Tate and roommate moved in later that week, but currently stay in a treehouse unit with a temporary certificate of occupancy on their front door. “We have leasing for every couple months and the inspectors keep on coming back,” said Tate. “They keep on renewing the occupancy.”

This is standard practice in the construction industry, whenever there is ongoing construction within a site.

In addition to renewing occupancies around the complex, Arcadia is in the midst of completing their clubhouse, which will house on-site management and feature amenities such as a swimming pool, outdoor grills, and group study lounges – complete with Mac computers and PCs.

“Construction industry best practices dictate that the lowest point on a piece of property is the last to be developed because of storm drains,” said Evans.

While there isn’t a specific completion date for the clubhouse, Evans states management’s ‘number one priority’ is to finish to remaining units.

In the meantime, the opening gates into Arcadia are not yet functional due to schedule conflicts with AT&T, whose phone system controls the gates. On Arcadia’s Facebook page, Tim Johnson cites the absence of working gates as a safety concern for students, a completely different reason for why they aren’t working. “I know there is still a lot of construction and that’s the reason for it not to be up and operating but not parts— parts can be received in a matter of days,” said Johnson.

“We are working diligently to have the gates fully operational as soon as possible,” said Evans.

Arcadia’s Phase II, which is currently under construction, will follow the completion of the clubhouse and implementation of the property gates, According to Evans, Phase II is expected to be completed by April 1. The project will consist of three residential buildings, which have not been leased out to residents.

Circle University City
The most recent delays for Circle were announced on Nov. 8 via email and applied to Building E and F residents scheduled to move-in on Dec. 1.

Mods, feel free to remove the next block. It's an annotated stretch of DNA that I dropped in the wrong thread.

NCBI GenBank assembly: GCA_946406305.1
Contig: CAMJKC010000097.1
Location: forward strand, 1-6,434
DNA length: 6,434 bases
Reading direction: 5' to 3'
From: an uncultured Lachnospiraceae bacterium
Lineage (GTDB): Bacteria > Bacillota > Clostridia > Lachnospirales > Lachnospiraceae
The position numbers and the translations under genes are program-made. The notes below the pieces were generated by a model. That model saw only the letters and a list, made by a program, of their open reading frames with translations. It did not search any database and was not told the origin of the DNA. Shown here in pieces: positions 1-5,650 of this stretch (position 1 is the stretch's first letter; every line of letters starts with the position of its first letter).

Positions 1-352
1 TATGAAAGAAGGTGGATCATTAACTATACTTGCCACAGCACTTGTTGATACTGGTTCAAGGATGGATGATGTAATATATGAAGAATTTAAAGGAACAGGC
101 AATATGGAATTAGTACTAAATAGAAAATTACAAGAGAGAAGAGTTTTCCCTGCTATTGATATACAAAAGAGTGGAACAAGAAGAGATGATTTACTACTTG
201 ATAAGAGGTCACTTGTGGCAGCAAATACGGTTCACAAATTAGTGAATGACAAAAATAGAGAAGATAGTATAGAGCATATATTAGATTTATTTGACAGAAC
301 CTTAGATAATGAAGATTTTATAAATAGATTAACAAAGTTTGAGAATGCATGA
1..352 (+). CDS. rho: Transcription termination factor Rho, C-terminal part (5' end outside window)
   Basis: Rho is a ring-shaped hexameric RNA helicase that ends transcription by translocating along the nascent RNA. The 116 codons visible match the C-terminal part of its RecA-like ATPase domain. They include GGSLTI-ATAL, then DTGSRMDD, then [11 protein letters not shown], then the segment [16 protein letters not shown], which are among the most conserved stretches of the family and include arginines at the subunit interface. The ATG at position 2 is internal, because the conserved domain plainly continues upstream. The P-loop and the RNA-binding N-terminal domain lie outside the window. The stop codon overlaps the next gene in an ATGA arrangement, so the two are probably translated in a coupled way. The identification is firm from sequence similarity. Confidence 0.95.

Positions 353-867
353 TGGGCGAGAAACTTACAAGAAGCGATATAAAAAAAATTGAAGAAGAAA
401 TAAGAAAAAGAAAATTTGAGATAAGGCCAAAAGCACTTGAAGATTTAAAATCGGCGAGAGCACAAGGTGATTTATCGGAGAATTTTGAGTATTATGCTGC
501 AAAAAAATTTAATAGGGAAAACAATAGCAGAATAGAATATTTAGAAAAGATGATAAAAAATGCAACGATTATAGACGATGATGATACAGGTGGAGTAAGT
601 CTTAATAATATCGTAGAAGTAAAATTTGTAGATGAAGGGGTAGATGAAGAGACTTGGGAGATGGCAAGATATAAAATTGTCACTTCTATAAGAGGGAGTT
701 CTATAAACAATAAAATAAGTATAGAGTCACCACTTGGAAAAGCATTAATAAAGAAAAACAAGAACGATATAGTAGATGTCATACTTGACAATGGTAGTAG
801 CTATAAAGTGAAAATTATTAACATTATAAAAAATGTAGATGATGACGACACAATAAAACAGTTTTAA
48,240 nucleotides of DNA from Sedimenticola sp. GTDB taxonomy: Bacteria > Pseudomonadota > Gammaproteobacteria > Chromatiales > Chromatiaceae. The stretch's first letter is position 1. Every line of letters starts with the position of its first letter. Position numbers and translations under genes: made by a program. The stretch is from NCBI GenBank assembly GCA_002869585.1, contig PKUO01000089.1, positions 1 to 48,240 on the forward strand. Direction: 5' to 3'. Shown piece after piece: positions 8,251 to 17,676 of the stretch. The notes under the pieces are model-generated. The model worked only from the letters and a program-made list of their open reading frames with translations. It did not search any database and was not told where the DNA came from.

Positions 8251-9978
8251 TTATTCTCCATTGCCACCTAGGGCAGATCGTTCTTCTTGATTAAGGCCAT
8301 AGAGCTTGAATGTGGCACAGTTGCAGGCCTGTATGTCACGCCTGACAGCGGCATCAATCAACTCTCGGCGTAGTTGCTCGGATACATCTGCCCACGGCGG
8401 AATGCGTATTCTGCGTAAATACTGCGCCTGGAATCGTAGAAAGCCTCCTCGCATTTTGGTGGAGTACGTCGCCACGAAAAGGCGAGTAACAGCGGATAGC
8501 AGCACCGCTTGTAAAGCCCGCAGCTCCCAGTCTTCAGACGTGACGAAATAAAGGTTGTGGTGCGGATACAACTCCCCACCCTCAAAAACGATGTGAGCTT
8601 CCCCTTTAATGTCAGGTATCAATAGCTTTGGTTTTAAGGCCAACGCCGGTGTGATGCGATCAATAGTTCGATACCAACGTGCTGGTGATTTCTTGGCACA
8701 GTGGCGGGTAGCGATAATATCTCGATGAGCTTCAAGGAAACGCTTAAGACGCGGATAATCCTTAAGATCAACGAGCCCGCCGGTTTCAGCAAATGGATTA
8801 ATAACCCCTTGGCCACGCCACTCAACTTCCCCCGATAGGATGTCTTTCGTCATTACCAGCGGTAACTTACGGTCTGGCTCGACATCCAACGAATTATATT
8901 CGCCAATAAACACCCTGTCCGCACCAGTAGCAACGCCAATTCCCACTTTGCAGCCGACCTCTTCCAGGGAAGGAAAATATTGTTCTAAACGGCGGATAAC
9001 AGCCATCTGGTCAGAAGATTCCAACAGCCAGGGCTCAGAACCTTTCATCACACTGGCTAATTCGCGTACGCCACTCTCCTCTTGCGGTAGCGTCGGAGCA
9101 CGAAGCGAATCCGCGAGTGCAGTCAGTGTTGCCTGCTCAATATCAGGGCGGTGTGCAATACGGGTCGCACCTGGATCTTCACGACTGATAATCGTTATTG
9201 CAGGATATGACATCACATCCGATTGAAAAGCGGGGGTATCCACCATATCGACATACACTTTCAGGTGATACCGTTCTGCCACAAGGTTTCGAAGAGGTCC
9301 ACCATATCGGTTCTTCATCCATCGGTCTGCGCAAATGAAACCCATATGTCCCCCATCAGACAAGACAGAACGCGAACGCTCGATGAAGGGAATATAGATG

Darren Pierce, director of asset management at Crescent Communities, says widespread labor shortages have continued to impact Circle’s delivery schedule as the construction project nears its two year mark. “We are doing everything we can to ensure the general contractor finishes the community in a timely fashion,” said Pierce.

Circle officials noted in an email that they would have a series of construction meetings throughout November, but haven’t offered a specific date regarding move-ins for residents of the two buildings. In light of this, residents will be provided a $150 credit to displaced residents who will not have to pay rent until they reside in the complex.

On “Circle Problems”, an anonymous Facebook forum for Circle residents, tenants have expressed dissatisfaction over issues such as 50” television not being provided firsthand along with non-working appliances, water issues and smaller mattresses than the ones displayed in a showroom.

While Circle’s parking deck is open, the leasing office, gym, pool and rooftop party deck are under construction. Circle officials claimed the clubhouse would be finished in November and have given residents a $25 credit for amenities for the month of December. Circle’s Leasing Office is expected to complete sometime in December.

Ed Averette is currently a rising junior, a Sociology major and Journalism minor at UNC Charlotte. He can be contacted at